The United Nations General Assembly once again voted to adopt an “Olympic Truce” ahead of the upcoming 2022 Beijing Olympic Games.
The Olympic Truce, a tradition dating back to ancient Greece, has historically been announced before the Olympics to ensure the host city is not attacked and so athletes and spectators can travel safely to and from the Games. Every two years since 1993, a year before each Games, the UN General Assembly has adopted a resolution called “Building a peaceful and better world through sport and the Olympic ideal,” as it did this week.
The truce will take effect seven days before the start of the Games on Feb. 4, 2022, and run until seven days after the end of the Paralympic Games. The resolution was co-sponsored by 173 out of 193 UN Member States.
“The IOC very much welcomes the great support for the Olympic and Paralympic Winter Games Beijing 2022 by all the UN Member States, expressed through the adoption by consensus of the Truce Resolution. This is a great recognition of the mission of the Olympic and Paralympic Games to unite the best athletes of the world in peaceful competition, and standing above any political dispute,” IOC President Thomas Bach said.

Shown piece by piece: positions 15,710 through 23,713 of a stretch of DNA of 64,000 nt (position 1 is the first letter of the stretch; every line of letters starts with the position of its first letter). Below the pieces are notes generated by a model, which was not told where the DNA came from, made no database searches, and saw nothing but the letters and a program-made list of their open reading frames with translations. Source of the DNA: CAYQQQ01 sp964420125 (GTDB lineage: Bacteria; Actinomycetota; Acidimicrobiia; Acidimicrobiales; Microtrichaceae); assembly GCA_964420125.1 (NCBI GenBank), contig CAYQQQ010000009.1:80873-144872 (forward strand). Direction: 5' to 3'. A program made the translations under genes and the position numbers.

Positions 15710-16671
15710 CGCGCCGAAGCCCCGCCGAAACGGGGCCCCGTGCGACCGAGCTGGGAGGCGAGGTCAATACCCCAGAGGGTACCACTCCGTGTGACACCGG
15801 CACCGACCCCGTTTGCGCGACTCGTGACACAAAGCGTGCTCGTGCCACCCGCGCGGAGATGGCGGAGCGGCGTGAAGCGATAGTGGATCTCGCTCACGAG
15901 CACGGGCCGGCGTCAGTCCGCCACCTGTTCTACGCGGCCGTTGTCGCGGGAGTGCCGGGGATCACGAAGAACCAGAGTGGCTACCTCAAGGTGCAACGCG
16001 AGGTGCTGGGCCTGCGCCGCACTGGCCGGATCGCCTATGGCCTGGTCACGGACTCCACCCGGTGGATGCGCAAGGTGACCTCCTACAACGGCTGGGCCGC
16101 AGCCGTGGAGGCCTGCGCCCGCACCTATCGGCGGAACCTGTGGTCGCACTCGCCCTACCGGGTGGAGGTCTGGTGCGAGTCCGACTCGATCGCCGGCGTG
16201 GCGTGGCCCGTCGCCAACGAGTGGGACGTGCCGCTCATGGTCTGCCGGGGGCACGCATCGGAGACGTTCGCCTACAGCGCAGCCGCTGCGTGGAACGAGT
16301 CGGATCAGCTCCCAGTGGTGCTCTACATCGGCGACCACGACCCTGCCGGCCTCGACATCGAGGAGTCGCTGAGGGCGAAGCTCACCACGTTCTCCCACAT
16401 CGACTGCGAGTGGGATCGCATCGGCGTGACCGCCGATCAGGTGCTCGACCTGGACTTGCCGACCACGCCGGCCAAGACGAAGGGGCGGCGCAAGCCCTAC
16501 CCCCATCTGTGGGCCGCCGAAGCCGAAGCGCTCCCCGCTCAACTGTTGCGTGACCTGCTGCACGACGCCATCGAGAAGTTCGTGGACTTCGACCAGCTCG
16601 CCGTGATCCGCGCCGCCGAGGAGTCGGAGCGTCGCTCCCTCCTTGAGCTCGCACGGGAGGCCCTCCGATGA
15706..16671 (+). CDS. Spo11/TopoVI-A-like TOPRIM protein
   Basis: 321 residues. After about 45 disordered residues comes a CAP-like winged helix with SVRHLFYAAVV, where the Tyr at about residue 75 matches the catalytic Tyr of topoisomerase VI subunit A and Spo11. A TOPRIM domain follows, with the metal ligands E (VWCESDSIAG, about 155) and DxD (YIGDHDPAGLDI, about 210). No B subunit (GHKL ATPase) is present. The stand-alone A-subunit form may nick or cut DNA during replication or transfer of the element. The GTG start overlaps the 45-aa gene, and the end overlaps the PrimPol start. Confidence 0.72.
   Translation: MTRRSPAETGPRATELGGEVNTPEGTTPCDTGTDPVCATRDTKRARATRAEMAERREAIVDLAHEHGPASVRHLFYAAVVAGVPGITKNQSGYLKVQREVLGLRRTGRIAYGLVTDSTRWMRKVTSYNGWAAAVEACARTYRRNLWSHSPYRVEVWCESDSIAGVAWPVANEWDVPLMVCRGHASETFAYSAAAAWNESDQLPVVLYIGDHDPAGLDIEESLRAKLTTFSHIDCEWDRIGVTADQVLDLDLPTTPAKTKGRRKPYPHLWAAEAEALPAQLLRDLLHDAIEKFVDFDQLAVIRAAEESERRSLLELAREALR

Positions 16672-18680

In a speech delivered on his behalf (Bach was not in attendance due to the pandemic), he added: “History also shows us what happens if the political neutrality of the Olympic Games is not respected. The ancient Olympic Games came to an end when the Roman emperor Theodosius effectively abolished them for political reasons. It took almost 2,000 years before the Olympic Games could be revived by our founder, Pierre de Coubertin. I hope very much that we all take this lesson of history to heart.”
“[The pandemic] has taught us one lesson: we can only go faster, we can only aim higher, we can only become stronger, if we work together,” Bach added. “This is why the IOC amended the Olympic motto to: Faster, Higher, Stronger – Together”. The word ‘together’ tells us: We need more solidarity. More solidarity within societies and more solidarity among societies. Because: there is no peace without solidarity.”
The announcement comes amid calls for a boycott — or total cancellation — of the Games in light of China’s human rights abuses. The IOC has recently faced immense criticism for its handling of the case surrounding Chinese tennis star Peng Shuai, who hasn’t been heard from publicly since posting sexual assault allegations against a high-ranking Chinese official on social media last month.